There was no trampling over the “rule of law,” it was a prepackaged bankruptcy. Perfectly legal.

    Just more inaccurate GOP spiel. Which ALWAYS leaves out the tax benefit of people paying their taxes ,,, so much for their “dynamic scoring” concenpt they use when it suits them, and don’t when it doesn’t.

  17. Bill W says:

    I think that arguing over the short to medium term cost of the bailout is missing the point. Did we make the economy stronger in the long term? I would argue no.

    Capitalism is a system of creative destruction, not a system of dinosaur preservation. How many potential auto companies did we squash be keeping GM alive. Is it morally right to eliminate opportunities for future entrepreneurs, because we want to preserve the wealth of those who were greedy and incompetent in the present day. Avoiding pain in the short term rarely leads to gain in the long term.

    Maybe we did save money by bailing out GM. We could save money by eliminating unemployment benefits. Would that be he best thing for society? Would it be the moral thing to do?


    BR: Again, my comparison was with the banks. We should have done the same to the banks — not get in the way of the insolvency and inevitable bankruptcy . . .

  18. DL says:

    Too much bailing out of the UAW.

    Too much shafting of the bondholders.

    (However, politically astute bondholders should have seen it coming).

  19. Those ‘old GM’ warrants should exercisable into OLD GM stock and not new stock.

  20. DL says:

    I would have liked to see the Paulson/Bush/Obama triumvirate do to the bondholders of the large banks what Obama did to the bondholders of GM.

  21. DL says:

    DeDude @ 11:25

    “The ability to keep workers employed paying taxes and consuming is pretty important …”

    I’m in favor of doing what we can to minimize unemployment, but “jobs” per se is not the only issue. When the Federal taxpayers are footing the bill, questions arise as to how much the people should get paid, what the benefits should be, and to what extent Federal taxpayers should be forced to bail out pension funds of private company workers (to say nothing of Federal bailouts of state pension funds).

  22. toolman335 says:

    Carmudgeon, I agree with almost everything you say.

    Barry, I apologize for writing material earlier in the day that you deleted. I highly respect how you respond to so many posts on your blog.

    While the GM deal may be better than the other debacles from the last few years, I agree with whoever said that The Lehman situation was the BEST thing to happen during the latest string of bailouts. Fantastic.

  23. DeDude says:

    DL; the taxpayers are footing a very small part of the bill. The beauty is actually that they are footing a much smaller bill than they would if they had let the company dissolve. In case of the private companies the issue of pensions are simply whether the workers who created the value of the company should get a bigger share of the profit or the Wall Street billionaires who manipulate stocks should harvest the fruits of these workers labor. All pensions (private or public) are part of the promise given to a worker when you hire them and should be paid up. All these attacks on pay and benefits of regular hard working people are just another piece of the scam to redistribute income from the lower classes to the rich.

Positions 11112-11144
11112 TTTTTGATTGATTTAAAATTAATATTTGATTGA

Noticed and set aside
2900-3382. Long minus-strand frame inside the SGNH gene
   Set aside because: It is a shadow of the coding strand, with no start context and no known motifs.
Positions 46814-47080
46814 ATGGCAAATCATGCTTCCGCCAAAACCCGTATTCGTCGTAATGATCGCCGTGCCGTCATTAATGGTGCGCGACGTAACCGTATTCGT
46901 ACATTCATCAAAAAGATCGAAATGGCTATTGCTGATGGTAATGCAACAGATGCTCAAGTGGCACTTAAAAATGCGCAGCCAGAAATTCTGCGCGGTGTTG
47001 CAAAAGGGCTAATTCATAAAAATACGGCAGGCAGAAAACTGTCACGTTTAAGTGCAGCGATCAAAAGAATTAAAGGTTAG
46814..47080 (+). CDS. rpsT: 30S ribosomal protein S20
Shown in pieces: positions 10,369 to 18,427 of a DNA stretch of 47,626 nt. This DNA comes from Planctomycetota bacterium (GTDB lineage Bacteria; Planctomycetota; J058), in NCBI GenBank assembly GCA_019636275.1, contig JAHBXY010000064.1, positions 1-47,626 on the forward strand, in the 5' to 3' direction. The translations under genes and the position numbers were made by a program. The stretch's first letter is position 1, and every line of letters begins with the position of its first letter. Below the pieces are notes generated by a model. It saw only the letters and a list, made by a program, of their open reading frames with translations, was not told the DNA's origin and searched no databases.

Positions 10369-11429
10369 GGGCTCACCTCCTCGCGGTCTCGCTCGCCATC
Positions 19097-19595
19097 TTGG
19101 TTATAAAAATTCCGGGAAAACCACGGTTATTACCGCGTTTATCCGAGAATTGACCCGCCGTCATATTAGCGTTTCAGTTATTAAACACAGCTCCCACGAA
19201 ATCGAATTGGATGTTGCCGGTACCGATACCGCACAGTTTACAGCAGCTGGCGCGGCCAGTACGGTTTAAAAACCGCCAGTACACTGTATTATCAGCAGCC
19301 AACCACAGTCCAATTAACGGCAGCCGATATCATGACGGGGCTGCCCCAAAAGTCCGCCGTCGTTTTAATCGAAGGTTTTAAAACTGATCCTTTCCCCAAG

24. “In case of the private companies the issue of pensions are simply whether the workers who created the value of the company should get a bigger share of the profit or the Wall Street billionaires who manipulate stocks should harvest the fruits of these workers labor.”

    ~Huh? I think the question is whether pension obligations are secured or unsecured creditors in bankruptcy. Until GM/Chrysler, the answer was no. Now it’s anybody’s guess. The operative policy question is which should be paid first, pension obligations or secured creditors. If you believe that pensions should be paid first, that’s fine, but how ’bout letting bondholders know this snippet of truth beforehand next time. It might affect their decision about whether or not they should lend money.

    “All pensions (private or public) are part of the promise given to a worker when you hire them and should be paid up. All these attacks on pay and benefits of regular hard working people are just another piece of the scam to redistribute income from the lower classes to the rich.”

    ~The lower classes’ (since when did we acquire classes in America?) best protection against the rich or anyone else is a system of laws, not men. That the men running the federal government chose to contravene law in order to benefit all those, I guess, lower-class union workers pulling in $50k+ in salary and benefits, is nice for them. This time. Next time, different men may choose differently. The genie’s out of the bottle. Laws now mean whatever the one with the biggest stick says they mean. In a Hobbesian world such as this, the least powerful (lower classes?) are bound to ultimately become nothing more than serfs and slaves.

    “There was no trampling over the “rule of law,” it was a prepackaged bankruptcy. Perfectly legal.”

    Whether the extortion happens before the bankruptcy or during it is immaterial. It was extortion by the single most powerful entity on the face of the earth. Not surprisingly, the guys with the biggest stick won.

  25. Bill W says:

    I got off the topic of the original article in my last post.

    I agree, if you are going to bail a company out, the way it was done with GM is much better than what happened on Wall Street. At least the shareholders, management, and executives felt some pain. The government will get some cash back from its “investment.” Moral hazard was preserved.

    If I can get off topic again. I just don’t believe that any manufacturing company should be bailed out. We have an FDIC to protect depositors. The last thing we need a complete loss of faith in banking where money is buried in back yards and little old ladies have to beg for dog food because their saving were wiped out.

    When the FDIC takes over a bank, there is nothing that says everyone won’t be fired and every branch won’t be closed. If there is real value, the banks will stay open.